Secure Kubernetes

Secure Kubernetes

To secure a Kubernetes cluster:

  • Leverage Kubernetes secrets and federated secrets objects to hold sensitive information, such as passwords, OAuth tokens, and ssh keys.

  • Do not store sensitive information in a pod definition or in an image.

  • Verify that container images contain no vulnerabilities to mitigate the EoP threat.

    • Integrate vulnerability scanning in your CI/CD process.

    • Create a private registry with verified images that will be used in your environment.

    • Verify that only authorized images can be run in your environment.

    • Protect a communication channel to the image registry with TLS.

    • Regularly update your images and submit them to the image registry.

  • Limit access to Kubernetes nodes to mitigate the tampering and EoP threats.

    • Do not provide SSH access to the nodes.

    • Use kubectl exec to access a container environment.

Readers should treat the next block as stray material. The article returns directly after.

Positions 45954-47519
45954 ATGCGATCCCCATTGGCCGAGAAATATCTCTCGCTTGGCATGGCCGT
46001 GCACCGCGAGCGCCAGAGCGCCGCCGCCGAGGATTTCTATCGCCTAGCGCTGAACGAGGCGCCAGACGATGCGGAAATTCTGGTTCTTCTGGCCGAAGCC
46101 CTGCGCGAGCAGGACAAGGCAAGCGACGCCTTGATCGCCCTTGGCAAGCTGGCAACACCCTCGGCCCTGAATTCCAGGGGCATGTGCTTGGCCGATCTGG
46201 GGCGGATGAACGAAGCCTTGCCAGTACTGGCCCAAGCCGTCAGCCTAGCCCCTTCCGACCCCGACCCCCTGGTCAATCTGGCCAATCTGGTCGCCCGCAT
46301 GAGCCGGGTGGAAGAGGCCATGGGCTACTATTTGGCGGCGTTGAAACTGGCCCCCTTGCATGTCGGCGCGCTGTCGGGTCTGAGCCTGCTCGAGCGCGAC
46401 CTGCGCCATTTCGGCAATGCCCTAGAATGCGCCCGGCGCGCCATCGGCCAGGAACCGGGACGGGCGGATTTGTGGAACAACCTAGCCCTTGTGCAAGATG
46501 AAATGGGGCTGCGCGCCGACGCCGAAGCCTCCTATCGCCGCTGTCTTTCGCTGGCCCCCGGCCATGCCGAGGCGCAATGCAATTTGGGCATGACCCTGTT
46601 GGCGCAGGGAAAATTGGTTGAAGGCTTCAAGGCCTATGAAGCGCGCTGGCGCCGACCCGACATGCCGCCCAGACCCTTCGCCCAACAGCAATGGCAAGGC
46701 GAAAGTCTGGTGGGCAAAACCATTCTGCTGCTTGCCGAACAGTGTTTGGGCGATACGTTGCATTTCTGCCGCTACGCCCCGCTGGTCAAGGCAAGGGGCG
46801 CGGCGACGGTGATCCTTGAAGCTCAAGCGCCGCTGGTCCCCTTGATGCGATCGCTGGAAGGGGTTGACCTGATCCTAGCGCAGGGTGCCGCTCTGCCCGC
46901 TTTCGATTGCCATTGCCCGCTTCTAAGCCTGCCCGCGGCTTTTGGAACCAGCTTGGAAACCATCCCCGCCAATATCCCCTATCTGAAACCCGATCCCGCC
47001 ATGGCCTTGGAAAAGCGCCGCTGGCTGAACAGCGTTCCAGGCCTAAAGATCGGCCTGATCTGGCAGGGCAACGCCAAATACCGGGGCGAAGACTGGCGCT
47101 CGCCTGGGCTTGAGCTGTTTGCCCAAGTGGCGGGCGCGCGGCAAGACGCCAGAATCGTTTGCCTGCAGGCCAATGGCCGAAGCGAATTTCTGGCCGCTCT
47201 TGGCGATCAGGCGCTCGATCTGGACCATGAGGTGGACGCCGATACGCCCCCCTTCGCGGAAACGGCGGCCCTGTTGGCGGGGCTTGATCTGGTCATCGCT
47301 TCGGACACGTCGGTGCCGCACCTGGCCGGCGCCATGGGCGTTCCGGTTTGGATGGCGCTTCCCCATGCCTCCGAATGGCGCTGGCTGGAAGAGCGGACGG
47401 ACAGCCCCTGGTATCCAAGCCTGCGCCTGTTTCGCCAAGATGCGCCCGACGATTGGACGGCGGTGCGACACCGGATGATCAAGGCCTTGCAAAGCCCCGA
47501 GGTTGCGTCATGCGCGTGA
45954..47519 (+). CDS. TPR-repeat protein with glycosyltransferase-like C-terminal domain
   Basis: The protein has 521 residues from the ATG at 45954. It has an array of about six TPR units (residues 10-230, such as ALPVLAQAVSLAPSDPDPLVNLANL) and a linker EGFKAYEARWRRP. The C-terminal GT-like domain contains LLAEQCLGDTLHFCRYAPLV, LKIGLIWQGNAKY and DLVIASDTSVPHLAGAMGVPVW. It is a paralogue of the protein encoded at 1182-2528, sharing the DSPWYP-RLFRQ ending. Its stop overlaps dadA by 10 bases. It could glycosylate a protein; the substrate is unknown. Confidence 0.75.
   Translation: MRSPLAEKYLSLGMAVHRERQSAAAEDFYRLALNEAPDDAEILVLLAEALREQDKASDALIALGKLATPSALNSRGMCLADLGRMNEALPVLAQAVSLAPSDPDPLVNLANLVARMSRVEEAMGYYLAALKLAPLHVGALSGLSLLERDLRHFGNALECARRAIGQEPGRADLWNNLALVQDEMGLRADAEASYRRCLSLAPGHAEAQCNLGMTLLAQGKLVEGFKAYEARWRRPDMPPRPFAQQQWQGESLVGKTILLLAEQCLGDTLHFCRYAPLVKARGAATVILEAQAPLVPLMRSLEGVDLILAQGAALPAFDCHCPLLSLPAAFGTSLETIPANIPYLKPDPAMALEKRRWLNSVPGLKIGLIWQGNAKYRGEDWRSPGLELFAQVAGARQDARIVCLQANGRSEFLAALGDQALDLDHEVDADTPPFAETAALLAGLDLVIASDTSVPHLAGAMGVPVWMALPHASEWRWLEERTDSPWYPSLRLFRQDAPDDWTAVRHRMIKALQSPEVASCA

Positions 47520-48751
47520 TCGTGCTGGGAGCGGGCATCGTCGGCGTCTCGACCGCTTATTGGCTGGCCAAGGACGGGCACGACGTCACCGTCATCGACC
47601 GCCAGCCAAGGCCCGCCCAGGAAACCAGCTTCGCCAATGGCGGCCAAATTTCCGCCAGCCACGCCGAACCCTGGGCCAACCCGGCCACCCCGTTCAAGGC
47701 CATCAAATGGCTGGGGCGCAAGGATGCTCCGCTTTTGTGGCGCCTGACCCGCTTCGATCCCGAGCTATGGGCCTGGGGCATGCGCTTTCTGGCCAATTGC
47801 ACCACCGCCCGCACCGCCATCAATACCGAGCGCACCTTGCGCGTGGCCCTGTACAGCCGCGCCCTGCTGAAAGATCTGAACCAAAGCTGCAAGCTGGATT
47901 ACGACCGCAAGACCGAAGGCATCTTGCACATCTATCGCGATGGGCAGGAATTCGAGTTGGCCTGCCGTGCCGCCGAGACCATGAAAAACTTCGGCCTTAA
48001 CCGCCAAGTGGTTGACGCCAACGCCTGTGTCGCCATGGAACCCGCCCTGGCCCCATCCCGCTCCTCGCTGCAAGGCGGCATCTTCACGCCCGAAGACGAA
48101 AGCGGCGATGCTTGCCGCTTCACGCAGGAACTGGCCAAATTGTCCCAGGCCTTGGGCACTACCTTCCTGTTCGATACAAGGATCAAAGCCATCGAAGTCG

• Limit scope of user permissions to mitigate the information disclosure, tampering, EoP, and DoS threats.

    • Use different namespaces to separate resources between users.

    • Use Kubernetes Authorization Plugins to further control user access with policies to resources within the namespace.

  • Define resource quota to prevent DoS attacks. You can create a corresponding policy and assign it to the specified Kubernetes namespace to limit CPU and memory consumption, as well as the number of pods within the namespace.

  • Implement network segmentation to mitigate the EoP, DoS, tampering and information disclosure threats. Use network policies to create network segmentation between pods, services, and containers.

  • Apply security context to mitigate the EoP, tampering, and information disclosure threats.

    • Configure the security context for your pods, containers, and volumes that you can define in the deployment yaml.

    • Use admission controllers to limit access to a host’s IPC namespace for pods that run with escalated privileges.

  • Enable logging to mitigate the repudiation threat.

    • Log container’s standard output including errors using a Fluentd agent running on each node.

    • Use MCP Stacklight.